We’ve launched into week three of our August SpoonChallenge: A Month of Drawing. If you’re just now joining us, it’s not too late to sign up for the SpoonChallenge to receive daily drawing prompts, creative inspiration, and interviews with amazing illustrators and pattern designers. Share what you’re sketching with the hashtag #spoonchallenge on your social media platform of choice. If you’d like to jump in, follow the link after our artist interview to sign up for the SpoonChallenge!

Meet Leah Goren, a Brooklyn-based illustrator and surface pattern designer whose painted ladies, animals and florals feature in commercial artwork, publications, textiles and other goods.  

Goren painting

What’s your favorite medium for creating art?

Gouache is my favorite to paint with, but depending on the piece I may use ink or watercolor instead. I’ve also been making ceramics for the past couple years and it’s so much fun, but doesn’t really translate to my commercial work.

Goren ceramics and paints
What’s your day job? Do you create art or design full time?
I’m a full-time illustrator and surface pattern designer. I work on freelance projects and my own range of products that I sell in my online shop.
Goren paintings
Describe your creative process. What’s a typical day like for you?
I draw as much as I can, but often entire days will be spent on less glamorous tasks like emailing, putting together contracts and invoices, or managing my shop. Today was spent writing emails, packing orders, finishing up some hand lettering for a project, and then running to the ceramics studio to pick up finished work– a typical mix of everything!
Leah's desk
What’s the coolest thing you could imagine seeing covered in your artwork?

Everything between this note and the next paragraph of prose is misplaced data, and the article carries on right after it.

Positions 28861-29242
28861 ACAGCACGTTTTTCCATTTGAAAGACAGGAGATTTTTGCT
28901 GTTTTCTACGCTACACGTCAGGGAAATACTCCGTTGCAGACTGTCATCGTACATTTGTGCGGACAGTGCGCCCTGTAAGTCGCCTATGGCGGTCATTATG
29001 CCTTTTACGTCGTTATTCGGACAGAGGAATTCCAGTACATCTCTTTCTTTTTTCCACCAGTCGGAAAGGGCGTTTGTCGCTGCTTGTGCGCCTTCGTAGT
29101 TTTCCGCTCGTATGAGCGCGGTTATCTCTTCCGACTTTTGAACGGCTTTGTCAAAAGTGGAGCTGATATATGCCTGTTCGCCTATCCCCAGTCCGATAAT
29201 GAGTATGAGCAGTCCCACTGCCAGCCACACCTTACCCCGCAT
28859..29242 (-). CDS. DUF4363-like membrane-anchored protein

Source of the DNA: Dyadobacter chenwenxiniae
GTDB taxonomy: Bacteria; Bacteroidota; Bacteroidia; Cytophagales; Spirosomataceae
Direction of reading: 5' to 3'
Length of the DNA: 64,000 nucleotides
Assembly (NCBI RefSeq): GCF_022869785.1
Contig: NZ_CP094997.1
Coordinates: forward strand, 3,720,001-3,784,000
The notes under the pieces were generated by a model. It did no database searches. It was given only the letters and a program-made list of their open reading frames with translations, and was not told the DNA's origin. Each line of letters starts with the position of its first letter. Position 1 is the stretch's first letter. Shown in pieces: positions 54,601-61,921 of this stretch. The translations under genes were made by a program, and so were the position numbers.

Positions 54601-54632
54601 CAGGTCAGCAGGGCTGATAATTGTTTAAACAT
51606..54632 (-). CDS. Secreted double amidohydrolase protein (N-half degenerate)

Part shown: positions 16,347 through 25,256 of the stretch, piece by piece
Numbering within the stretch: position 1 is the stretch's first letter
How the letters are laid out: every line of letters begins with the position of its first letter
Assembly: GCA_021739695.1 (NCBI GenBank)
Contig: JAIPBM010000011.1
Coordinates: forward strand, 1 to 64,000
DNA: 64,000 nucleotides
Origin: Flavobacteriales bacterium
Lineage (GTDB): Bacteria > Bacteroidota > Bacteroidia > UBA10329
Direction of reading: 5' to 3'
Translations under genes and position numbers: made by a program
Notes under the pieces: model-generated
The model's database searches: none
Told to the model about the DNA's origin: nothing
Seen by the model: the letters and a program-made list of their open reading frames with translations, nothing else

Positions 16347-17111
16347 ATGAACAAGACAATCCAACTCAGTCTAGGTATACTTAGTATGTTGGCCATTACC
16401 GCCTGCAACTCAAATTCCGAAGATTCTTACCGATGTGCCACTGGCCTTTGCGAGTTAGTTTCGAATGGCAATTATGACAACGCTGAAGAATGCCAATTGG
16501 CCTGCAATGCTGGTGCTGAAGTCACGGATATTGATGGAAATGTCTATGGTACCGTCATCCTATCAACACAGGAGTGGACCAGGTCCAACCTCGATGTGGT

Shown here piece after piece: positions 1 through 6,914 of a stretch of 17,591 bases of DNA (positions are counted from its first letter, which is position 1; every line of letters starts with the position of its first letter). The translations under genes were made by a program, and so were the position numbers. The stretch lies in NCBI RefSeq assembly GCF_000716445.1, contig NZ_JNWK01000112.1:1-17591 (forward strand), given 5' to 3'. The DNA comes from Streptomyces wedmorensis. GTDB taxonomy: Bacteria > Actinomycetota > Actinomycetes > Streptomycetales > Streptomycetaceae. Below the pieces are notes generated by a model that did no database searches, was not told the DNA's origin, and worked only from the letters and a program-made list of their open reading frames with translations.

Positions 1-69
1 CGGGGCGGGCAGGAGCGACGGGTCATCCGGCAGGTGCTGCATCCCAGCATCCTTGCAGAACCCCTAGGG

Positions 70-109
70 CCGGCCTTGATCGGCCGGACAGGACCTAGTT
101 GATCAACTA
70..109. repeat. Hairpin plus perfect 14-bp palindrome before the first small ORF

I like making patterns because they repeat endlessly and I don’t feel restricted to containing my drawing within a box. I’m always interested in home interiors, and I’d love to see my patterns on wallpaper or an upholstered chair or couch.
Goren pattern
How many times do you revisit or edit artwork before releasing a final version? 
I usually finish everything from start to finish in one go, though it may take days or weeks to complete a project depending on my work schedule and the complexity. I draw quickly and loosely and I’m used to the quick turnaround times of commercial illustration. Of course, not everything comes out perfectly, and I’ll only pick out my favorite personal work to develop into products for my shop.
What does design mean to you?
The most efficient, beautiful way of solving a problem or telling a story.
Painted ladies scarf
What song would best describe your creative process?
We listen to so much loud pop and rap in the studio, probably Work by A$AP Ferg or Work by Iggy Azalea.
What’s in your toolbox?
Brushes, paper, gouache, ink, watercolor, palettes, cups for paint water, a scanner, and my iMac with Photoshop.
If you could only create art with one tool, what would it be?
A paintbrush.
Big cats
Who influences your work?
I really look up to Niki de Saint Phalle, Sonia Delaunay, Celia Birtwell, and Vera Neumann. They are all strong women who worked in bright colors and patterns.
What is the one place in the world that you would like to visit?
I’m really trying to go to Japan next! I love so much of the illustration I see coming out of there and I’d love to meet all my Japanese internet friends!
What’s a favorite tip you’ve learned for staying inspired to create?
Be a boss! It can be difficult to be taken seriously as a young woman who works in mostly decorative commercial arts. Since I work for myself, I have to call all the shots and have the confidence to stand up for myself and believe in my work. I try to only take on projects I’m excited about with clients who value my style, and this gives me the motivation to keep going.
Get a peek into the artist life through Leah’s blog, on Instagram, shop for goods featuring her artwork.